Monday, November 26, 2012

A Disconnected Public

Images of war are used by US media outlets to boost ratings. From the on location photo journalist, to the deputy picture editor who ultimately makes the decision whether a photograph is publishable, the depiction of war images shown to the US public is heavily constrained institutionally, by the news agency, and by the established rules on what images can be depicted.
Limited Images
The constraints placed on news media agencies as to the content of  images being displayed to the US public borders on censorship and has a fundamental function of shielding the viewers from the inevitable atrocities of war.  US news media organizations have constraints on how they can represent images of war.  Some of these restrictions include the depiction of sexual violence and body parts, both a consequence of war.  The constraints and rules placed on news media agencies, from media "gatekeeping”, to government, imposes rules as to what images are permitted.Along with the financial pressures of the high cost of having journalists in the conflict zone, a journalistic environment is created which not only fosters the photo journalists to self-edit and self-censor , but also restricts the types of photographs taken.  This results in an inaccurate and idolized portrayal of war. The pressures on photojournalists to produce images which captivate the US audience, depicting impact and drama, while being sensitive to not showing gruesome images, constricts the photojournalists from portraying an accurate representation the consequences of war.  The contradiction between the US public’s demand for images which impact the audience and show controversy, while adhering to the rules placed on them to prohibit the depiction of the true hell and suffering that war brings to all who come in contact with it, constrains news media agencies.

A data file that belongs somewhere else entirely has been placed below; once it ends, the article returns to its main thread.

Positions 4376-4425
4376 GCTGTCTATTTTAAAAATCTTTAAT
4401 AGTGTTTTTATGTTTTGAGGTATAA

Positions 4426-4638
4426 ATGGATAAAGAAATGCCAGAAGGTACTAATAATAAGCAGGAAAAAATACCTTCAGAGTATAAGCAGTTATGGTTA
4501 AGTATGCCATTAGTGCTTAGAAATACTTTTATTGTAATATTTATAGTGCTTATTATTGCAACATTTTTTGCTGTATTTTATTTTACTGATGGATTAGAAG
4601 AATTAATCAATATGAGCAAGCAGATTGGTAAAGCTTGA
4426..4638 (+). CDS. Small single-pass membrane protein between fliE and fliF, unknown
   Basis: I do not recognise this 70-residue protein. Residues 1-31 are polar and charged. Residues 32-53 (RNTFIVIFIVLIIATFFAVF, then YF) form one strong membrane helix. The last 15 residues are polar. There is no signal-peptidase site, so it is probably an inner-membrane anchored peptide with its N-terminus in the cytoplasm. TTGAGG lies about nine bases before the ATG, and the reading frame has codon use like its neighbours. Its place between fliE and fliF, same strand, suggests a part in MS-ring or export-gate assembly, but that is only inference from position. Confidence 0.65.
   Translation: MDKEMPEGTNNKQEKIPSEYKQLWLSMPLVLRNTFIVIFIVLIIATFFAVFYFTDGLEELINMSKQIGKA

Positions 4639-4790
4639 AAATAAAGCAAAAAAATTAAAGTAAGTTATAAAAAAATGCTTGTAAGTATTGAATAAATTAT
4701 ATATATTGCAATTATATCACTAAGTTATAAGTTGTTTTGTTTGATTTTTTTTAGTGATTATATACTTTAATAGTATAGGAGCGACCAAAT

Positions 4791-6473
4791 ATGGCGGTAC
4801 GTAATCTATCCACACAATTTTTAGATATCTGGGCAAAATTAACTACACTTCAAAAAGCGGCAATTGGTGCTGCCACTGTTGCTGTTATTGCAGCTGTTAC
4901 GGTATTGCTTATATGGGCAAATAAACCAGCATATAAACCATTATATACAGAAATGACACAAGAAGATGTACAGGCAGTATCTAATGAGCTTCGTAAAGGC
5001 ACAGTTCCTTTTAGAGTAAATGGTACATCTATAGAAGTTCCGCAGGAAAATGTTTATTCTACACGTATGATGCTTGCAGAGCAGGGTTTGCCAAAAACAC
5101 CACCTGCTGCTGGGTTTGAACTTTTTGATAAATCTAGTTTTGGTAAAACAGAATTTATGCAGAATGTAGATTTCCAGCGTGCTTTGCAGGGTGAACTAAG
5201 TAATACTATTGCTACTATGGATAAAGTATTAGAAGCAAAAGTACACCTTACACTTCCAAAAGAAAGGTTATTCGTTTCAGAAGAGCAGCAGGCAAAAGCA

Disconnected Public
Since World War II the US has been involved in a plethora of military conflicts, many which the US public has limited knowledge about.  Although the U.S. is quick to intervene and show force, the consequences of their presence is seldom understood. The general disconnect between the U.S. public and the role that the U.S. plays as a rule enforcer in the world causes a lack of understanding of the impact the US military has had on many different countries. Images of the conflict are deliberately “tamed” in order to ensure that the public is not turned off by gruesome images of war. The disconnection between what is shown and what is actually happening on the ground creates an idealized vision of war and the impact of war. Most people in the United States have never experienced war and have a glorified, “Hollywood-like” impression of war. This phenomenon can be observed in many aspects of US society. From the glorification of past wars to the marketing of war video games the idealization of war is deeply rooted in the American psyche.   
If the US public was exposed to “real” images of war it would be increasingly difficult for the government to justify military action to their citizens.  By prohibiting images of rape, torture and dismemberment the US public is unable to grasp the true identity and consequences of war and those who suffer. Although images of war can be disturbing for a viewer, it should be up to the observer to come to their own conclusions. The self-censored environment, created by news media institutions and the U.S. government, has constrained the journalists and do not allow them to portray the images which they feel best describes the situation in a conflict zone. The U.S. publics’ inability to grasp the consequences of war results in an apathetic attitude towards military intervention.[1]